There’s an epidemic coursing through America, silently capturing the lives of many people. It leaves them internally harmed and demoralized. It is stigmatized, looked down upon, and often viewed as unacceptable. I am personally responsible for contributing to the growth of this problem. But sometimes, life has a way of exposing you to situations and people that will dramatically change your perspective. This happened to me, and I feel obliged to correct my previous ways by being a voice for those experiencing this silent killer. We can treat it with awareness, compassion, and support. I boldly stand behind the notion that these illnesses are real problems that need real solutions. I want to be a part of a system and country that seeks to address awareness and answers. I refuse to continue being a part of the problem. There’s an epidemic coursing through America, and it’s called depression and anxiety.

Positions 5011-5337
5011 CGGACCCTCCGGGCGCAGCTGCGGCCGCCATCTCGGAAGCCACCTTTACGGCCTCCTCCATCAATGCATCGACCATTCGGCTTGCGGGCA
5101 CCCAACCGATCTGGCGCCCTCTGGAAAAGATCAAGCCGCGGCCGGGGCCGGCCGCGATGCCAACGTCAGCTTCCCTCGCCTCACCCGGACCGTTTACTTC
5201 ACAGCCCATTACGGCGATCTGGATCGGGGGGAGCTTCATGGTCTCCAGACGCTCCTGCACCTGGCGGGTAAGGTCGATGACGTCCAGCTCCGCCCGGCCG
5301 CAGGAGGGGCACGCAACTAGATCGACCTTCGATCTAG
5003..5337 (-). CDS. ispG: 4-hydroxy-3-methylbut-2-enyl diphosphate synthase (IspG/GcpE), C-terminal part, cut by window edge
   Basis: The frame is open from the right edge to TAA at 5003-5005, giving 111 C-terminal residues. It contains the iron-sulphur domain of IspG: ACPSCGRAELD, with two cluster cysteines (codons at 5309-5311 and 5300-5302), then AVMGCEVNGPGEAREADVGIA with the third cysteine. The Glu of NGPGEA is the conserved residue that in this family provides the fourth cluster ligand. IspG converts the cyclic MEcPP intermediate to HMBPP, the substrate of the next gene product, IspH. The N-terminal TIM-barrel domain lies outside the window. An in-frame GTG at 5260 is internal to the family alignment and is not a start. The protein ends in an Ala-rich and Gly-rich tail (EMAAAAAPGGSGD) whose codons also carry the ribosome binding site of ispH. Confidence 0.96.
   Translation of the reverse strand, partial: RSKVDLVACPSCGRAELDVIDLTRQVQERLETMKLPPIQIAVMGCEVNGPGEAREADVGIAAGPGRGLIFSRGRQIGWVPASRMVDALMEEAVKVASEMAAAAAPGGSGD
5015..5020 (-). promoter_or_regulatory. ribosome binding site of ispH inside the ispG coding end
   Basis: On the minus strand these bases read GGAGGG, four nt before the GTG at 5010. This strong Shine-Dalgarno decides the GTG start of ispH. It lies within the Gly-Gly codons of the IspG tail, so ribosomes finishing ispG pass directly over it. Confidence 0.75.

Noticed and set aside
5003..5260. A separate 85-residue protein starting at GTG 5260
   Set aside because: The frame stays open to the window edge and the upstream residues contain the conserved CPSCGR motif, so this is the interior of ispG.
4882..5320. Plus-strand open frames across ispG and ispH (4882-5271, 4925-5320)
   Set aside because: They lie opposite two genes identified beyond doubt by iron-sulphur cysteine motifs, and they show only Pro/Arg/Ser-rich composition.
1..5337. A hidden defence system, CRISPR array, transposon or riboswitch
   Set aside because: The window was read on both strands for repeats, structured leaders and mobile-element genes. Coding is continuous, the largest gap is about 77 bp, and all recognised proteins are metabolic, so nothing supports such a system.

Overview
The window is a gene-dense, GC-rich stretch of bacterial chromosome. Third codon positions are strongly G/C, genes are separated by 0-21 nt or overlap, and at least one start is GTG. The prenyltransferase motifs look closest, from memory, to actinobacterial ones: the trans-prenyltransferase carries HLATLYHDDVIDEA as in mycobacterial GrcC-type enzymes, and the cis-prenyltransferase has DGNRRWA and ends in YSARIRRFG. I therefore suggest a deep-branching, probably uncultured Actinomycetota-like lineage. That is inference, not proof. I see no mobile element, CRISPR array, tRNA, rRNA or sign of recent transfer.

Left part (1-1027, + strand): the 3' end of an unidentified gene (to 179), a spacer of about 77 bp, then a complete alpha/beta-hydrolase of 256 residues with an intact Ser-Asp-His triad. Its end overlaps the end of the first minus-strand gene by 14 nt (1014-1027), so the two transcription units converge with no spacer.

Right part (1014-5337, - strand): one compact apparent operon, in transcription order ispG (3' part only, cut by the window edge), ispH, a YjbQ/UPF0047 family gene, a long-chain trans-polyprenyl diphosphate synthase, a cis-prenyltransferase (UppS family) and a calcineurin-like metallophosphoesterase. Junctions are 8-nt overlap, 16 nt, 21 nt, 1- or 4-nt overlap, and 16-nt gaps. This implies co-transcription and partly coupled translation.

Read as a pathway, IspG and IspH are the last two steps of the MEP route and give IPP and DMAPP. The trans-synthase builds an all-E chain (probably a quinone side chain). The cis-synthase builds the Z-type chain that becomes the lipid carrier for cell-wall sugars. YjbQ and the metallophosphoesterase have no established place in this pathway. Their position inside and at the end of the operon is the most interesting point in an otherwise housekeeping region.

As an aspiring physician, I hope to treat patients holistically and with a purely patient-centered focus one day. I am particularly interested in heart diseases. Who knows what type of physician I will become, but I find it fascinating the heart is uniquely connected to other body systems and plays a fundamental role in regulating normal functions. If a patient presented to me with symptoms of cardiovascular disease, I would certainly identify the origin of the problem and seek to address it with a canon of treatment options. It would be absurd to think that physicians would allow their patients to carry around undisclosed symptoms due to fear. If a patient came to me and failed to mention severe chest pain, it would greatly alter the course of treatment and would likely lead to poor outcomes for that patient. Why is it then, when a patient presents with a mental disorder they often feel restricted or discouraged to tell their family members and physicians? Like our hearts, kidneys, lungs, and immune system, alterations in the mind can lead to a “sick” mental state as well. These problems are real. I was someone who paid little attention to mental disorders before this summer. I don’t really know why there was a disconnect for me, but I do know that I wasn’t convinced that mental disorders were real. It gives me great shame to say that. We as individuals, communities, and a country must seek to understand the needs of patients with mental disorders and try to alleviate the deeply rooted stigmas these individuals are faced with.